I had a cousin who was killed in World War II by a sniper. My father served in the Korean War for two years. I had another cousin who was shot during the Vietnam War, and I served in operations Desert Storm and Desert Shield. My family clearly understands the meaning of sacrifice. A broadcast of Ali put in the category of people who have served the military shows ignorance by American Forces Network’s management.

In the future, I hope AFN will choose more wisely who represents the U.S. government as a great mentor to our soldiers. Classifying Ali as a mentor is similar to Jane Fonda speaking at a South Korean convention for human rights.

Scott GwaltneyKaiserslautern, Germany

January 9

GIs' efforts merit better pay

Unless one has walked in the shoes of military personnel, one cannot make decisions on pay hikes for these folks. What people fail to realize is that there’s no amount of money that justifies what soldiers put out when wearing the uniform.

People don’t get rich in the military — not those lowly “grunts” on the totem pole. Top-echelon people are raking in the dough, but not the true soldiers. Decision makers should put on the uniform, leave the comfort of their homes and be away from their loved ones. They should work in uninhabitable places for six months and see how they would survive.

Military pay is not keeping up with today’s inflation. I’d like to know what pay grade these decision makers are working against. Are they World War I or World War II pay hikes? They need to put out the bucks for those who are sacrificing and working for a boss who is bent on going to war.

Patricia PayneNew York

Applaud wives who support

I’m the wife of a soldier in the U.S. Army. I’m proud to say that, and I don’t regret one decision made along the way.

My story no doubt resembles that of most military wives. We’re the wives who support our husbands. We’re the transient wives who tag along with our husbands from assignment to assignment, holding it all together. I’m by no means bragging or boasting. It’s by choice that I support my husband in his career. In fact, as the wife of a soldier, it’s become my mission to make sure that my soldier — my husband, my friend — has no stress.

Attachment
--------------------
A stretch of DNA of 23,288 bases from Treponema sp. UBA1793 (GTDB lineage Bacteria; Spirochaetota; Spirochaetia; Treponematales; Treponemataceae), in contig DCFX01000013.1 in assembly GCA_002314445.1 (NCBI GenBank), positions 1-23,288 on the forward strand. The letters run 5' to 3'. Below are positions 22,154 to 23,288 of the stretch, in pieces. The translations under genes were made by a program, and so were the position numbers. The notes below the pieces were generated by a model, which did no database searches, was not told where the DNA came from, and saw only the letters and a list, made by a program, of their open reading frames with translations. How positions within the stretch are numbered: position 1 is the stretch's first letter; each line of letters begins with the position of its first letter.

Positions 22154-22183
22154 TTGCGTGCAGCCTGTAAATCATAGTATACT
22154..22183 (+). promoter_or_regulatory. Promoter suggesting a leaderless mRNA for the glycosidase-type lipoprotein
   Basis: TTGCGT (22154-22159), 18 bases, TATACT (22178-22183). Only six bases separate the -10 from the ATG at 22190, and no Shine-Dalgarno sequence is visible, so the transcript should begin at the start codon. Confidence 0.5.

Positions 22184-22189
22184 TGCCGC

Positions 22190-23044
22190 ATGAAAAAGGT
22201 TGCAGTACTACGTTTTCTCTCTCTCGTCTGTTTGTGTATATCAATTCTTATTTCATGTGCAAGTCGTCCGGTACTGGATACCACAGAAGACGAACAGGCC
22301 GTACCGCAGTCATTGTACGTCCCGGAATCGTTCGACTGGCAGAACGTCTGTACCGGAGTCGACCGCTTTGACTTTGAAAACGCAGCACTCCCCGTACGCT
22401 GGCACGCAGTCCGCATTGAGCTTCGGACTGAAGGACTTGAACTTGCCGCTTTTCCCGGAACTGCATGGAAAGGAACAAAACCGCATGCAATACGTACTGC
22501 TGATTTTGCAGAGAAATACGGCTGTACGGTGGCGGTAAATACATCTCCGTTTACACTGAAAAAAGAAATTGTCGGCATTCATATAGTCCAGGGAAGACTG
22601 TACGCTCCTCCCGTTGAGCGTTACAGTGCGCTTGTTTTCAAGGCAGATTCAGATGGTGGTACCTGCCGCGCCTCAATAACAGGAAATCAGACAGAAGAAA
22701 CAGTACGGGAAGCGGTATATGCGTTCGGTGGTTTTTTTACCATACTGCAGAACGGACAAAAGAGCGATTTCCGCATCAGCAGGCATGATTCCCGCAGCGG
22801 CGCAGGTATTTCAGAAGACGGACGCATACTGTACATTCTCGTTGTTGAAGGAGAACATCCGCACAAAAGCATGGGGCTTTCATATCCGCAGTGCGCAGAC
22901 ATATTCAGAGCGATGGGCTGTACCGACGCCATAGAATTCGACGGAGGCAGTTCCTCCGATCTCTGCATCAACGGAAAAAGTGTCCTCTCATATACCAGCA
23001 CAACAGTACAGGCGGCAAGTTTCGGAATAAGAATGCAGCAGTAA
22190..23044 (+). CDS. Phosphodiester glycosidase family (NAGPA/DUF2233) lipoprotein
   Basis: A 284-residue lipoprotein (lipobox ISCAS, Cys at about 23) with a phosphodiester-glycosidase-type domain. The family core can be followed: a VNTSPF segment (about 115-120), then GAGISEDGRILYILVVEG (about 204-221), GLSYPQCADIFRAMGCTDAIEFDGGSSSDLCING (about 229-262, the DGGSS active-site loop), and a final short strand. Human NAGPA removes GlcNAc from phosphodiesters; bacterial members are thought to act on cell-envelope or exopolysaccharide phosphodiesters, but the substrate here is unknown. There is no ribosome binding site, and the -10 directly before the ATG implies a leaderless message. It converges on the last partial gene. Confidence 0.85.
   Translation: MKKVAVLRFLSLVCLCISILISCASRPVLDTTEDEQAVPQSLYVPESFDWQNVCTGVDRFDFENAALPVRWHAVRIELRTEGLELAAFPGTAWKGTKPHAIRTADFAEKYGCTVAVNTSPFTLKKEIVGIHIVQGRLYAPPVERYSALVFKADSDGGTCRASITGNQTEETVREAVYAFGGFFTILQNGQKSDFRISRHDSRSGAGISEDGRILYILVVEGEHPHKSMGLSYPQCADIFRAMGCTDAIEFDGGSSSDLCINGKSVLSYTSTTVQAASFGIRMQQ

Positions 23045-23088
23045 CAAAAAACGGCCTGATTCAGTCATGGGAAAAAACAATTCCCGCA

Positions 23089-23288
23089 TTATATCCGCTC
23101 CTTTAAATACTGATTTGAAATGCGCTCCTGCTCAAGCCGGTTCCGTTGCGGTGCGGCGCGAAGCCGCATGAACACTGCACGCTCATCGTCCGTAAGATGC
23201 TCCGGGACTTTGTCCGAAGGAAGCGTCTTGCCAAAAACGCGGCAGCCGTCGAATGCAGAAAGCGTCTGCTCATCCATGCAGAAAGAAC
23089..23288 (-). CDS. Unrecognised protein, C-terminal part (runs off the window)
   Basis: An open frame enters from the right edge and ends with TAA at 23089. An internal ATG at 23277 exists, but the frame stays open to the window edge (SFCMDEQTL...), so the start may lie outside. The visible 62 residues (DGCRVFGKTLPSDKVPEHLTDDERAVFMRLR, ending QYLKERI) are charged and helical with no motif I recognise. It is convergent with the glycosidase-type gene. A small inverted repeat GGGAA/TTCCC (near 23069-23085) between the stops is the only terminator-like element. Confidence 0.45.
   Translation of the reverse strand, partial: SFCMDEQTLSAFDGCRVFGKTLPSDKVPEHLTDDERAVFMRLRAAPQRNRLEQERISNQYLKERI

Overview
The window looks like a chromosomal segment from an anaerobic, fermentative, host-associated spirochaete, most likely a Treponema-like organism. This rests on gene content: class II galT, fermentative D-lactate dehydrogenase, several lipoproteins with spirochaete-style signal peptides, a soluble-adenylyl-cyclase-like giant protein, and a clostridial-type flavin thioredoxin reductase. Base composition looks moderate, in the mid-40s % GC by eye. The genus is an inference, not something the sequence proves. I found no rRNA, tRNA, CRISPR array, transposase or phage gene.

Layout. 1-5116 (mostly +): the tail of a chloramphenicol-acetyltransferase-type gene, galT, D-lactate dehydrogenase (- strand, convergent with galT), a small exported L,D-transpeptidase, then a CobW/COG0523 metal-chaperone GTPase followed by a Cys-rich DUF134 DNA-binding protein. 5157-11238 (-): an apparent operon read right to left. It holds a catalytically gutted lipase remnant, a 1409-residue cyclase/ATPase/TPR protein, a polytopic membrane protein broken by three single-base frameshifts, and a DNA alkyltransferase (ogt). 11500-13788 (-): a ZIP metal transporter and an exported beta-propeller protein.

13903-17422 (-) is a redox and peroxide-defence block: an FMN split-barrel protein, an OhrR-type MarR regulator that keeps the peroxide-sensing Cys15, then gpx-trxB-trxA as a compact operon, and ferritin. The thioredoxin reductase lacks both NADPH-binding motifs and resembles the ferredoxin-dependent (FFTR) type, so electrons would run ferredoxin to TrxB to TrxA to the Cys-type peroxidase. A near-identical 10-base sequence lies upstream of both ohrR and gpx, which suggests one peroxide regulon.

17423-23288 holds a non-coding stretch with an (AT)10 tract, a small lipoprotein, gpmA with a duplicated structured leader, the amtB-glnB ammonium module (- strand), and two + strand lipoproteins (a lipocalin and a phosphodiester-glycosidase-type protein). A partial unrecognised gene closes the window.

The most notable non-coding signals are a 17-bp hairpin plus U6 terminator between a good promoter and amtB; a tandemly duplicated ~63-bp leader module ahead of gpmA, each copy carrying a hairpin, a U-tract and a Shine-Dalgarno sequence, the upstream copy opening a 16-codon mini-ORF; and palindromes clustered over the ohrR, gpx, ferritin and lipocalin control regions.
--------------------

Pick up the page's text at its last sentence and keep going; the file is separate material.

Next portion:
My soldier’s duty is to be the best he can be and meet the high standards that are set for him and to protect our country. Those are responsibilities that are difficult enough to meet.

So here we are, the military wives who choose to take the long, hard road. It takes courageous individuals to keep it all together and not just be satisfied, but also be grateful. We move wherever our country sends us, and we find ways to make sure our families are pleased about it. We uproot our children from their schools on every tour, and we find ways to make it exciting for them. We change jobs from place to place, and we find ways to tell ourselves that it will better our own careers to work in new environments. We make and lose friends from post to post. But again, we find ways to get through it.

We move out of houses that we’ve made into homes to start over in new and foreign places, and we find ways to make it an adventure. We wait in our new homes while our soldiers are on deployments or in training schools, and we use that time alone to enrich the relationships we already have. We are away from our families for years at a time, but we use that time to fine-tune our letter-writing skills.